Maybe you have heard about England and The Ashes recently, maybe you wondered what it was all about, then remembered you have no interest in cricket and let that thought fall to the wayside.
Well I’d like to resurrect that flutter of brain activity and explain a little bit about the infamous Ashes.
The Ashes is a series of games, called Tests, played between England and Australia which started in 1882. The name comes from a satirical obituary published in The Sporting Times after Australia beat England on English ground for the first time. The article claimed that English cricket had died and that ‘the body will be cremated and the ashes taken to Australia.’
During the next English tour to Australia the media dubbed the trip as ‘the quest to regain the Ashes.’ The story goes that a group of women from Melbourne presented a small terracotta urn to England skipper Ivo Bligh, which contained the ashes of a bail (a piece of cricket equipment).
So every other year the teams play five five-day tests to decide who gets to keep the prized Ashes.
You’ll be pleased to hear (if you are English that is) England have retained the Ashes and won the series with one test to go. A close win for England at Trent Bridge followed by a crushing victory of 347 runs at Lord’s left Australia 2-0 down. They fought back in the third test only to be let down by the great British weather bringing the play to an early close. This resulted in a draw and England retaining the Ashes, as Australia could not now win and England was already in possession.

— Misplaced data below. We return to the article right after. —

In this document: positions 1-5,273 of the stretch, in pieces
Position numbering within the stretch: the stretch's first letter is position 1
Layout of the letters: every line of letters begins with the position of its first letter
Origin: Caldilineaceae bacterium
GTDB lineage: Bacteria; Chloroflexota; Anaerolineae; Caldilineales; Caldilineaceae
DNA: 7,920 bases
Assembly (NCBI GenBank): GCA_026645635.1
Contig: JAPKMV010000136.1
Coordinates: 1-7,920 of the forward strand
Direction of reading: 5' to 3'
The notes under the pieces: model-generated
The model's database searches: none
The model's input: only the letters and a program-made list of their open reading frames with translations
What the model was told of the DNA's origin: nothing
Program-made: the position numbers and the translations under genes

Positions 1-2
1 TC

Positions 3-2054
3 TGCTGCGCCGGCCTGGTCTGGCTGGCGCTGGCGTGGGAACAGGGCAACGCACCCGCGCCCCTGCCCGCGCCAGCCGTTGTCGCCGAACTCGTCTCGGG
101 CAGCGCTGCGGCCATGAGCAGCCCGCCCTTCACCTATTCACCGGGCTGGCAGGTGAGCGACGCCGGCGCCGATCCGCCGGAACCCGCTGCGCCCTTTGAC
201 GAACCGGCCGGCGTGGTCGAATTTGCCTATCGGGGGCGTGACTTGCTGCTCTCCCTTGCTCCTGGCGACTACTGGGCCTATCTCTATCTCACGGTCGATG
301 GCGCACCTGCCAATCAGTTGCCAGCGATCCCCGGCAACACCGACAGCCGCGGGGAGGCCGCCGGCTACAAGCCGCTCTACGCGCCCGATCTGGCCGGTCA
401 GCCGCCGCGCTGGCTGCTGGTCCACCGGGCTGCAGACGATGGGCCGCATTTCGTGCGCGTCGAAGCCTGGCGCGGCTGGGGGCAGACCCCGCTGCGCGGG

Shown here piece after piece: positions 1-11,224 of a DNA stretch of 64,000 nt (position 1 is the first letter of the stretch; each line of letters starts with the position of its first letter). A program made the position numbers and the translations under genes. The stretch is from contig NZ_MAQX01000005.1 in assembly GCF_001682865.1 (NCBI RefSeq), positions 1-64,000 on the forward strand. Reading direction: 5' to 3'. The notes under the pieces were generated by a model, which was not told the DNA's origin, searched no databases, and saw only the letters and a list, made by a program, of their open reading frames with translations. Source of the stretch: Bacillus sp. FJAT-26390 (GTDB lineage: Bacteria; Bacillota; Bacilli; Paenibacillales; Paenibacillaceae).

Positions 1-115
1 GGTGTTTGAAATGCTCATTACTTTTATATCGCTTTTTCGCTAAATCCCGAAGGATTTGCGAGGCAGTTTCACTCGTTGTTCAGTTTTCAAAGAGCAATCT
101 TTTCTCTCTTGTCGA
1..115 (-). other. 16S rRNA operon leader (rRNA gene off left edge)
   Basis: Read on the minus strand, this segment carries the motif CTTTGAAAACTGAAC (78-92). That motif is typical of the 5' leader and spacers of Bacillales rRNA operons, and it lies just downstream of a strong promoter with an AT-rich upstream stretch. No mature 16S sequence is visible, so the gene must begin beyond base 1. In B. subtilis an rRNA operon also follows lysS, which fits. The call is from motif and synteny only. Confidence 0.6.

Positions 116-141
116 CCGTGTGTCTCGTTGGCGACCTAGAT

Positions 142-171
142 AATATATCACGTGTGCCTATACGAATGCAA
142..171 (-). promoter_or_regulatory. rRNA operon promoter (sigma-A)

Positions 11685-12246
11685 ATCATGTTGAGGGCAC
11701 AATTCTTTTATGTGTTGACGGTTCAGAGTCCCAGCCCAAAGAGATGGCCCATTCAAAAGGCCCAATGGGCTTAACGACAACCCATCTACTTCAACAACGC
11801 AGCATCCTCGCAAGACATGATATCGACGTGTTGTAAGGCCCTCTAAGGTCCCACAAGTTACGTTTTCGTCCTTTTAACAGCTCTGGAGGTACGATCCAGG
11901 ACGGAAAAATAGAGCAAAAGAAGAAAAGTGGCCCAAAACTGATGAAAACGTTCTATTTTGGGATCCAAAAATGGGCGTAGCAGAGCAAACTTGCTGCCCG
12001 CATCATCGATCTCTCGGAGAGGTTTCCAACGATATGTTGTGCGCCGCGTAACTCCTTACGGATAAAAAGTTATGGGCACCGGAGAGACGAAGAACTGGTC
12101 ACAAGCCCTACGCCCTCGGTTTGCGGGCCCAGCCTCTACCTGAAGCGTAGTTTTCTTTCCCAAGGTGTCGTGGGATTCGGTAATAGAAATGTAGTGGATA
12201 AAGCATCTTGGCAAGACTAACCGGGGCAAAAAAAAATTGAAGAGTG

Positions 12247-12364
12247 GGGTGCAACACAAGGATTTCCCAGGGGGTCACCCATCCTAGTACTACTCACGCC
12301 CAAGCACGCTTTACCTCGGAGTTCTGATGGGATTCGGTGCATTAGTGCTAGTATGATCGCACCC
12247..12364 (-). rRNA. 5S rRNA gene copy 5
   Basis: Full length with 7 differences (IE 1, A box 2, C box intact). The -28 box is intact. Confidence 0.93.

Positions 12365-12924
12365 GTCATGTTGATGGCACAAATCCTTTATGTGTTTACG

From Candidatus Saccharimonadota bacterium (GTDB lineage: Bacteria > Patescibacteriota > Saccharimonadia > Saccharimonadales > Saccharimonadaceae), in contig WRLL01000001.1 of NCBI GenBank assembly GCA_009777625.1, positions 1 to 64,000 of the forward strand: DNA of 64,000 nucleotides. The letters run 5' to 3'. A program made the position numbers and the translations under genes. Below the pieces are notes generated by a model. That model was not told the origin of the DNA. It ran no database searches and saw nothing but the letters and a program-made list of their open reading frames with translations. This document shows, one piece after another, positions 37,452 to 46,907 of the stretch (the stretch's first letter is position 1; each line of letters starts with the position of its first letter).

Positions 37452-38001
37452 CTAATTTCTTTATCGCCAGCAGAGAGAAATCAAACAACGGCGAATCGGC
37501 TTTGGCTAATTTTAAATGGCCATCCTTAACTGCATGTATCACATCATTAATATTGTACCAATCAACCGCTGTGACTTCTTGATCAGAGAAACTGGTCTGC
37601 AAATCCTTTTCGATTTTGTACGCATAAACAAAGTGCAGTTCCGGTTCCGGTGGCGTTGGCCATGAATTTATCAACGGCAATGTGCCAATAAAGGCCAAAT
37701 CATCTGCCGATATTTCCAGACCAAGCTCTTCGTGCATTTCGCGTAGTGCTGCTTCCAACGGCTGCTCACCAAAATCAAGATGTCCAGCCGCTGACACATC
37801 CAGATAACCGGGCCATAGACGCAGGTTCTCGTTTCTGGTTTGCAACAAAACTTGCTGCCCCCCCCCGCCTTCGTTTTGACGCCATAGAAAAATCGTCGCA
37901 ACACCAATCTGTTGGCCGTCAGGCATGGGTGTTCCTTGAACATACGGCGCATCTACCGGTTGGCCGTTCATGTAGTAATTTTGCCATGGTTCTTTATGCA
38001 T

The win came for England in the 4th test at Durham. The game was swinging either way as the two sides battled it out, but Stuart Broad pulled out an epic performance, claiming 11 Aussie wickets in the match.
As the next test gets underway at the Oval why not listen in to the excellent commentary on BBC 5 Live Extra and cheer England on to a 4-0 victory. You never know, you may become the newest member of the Barmy Army.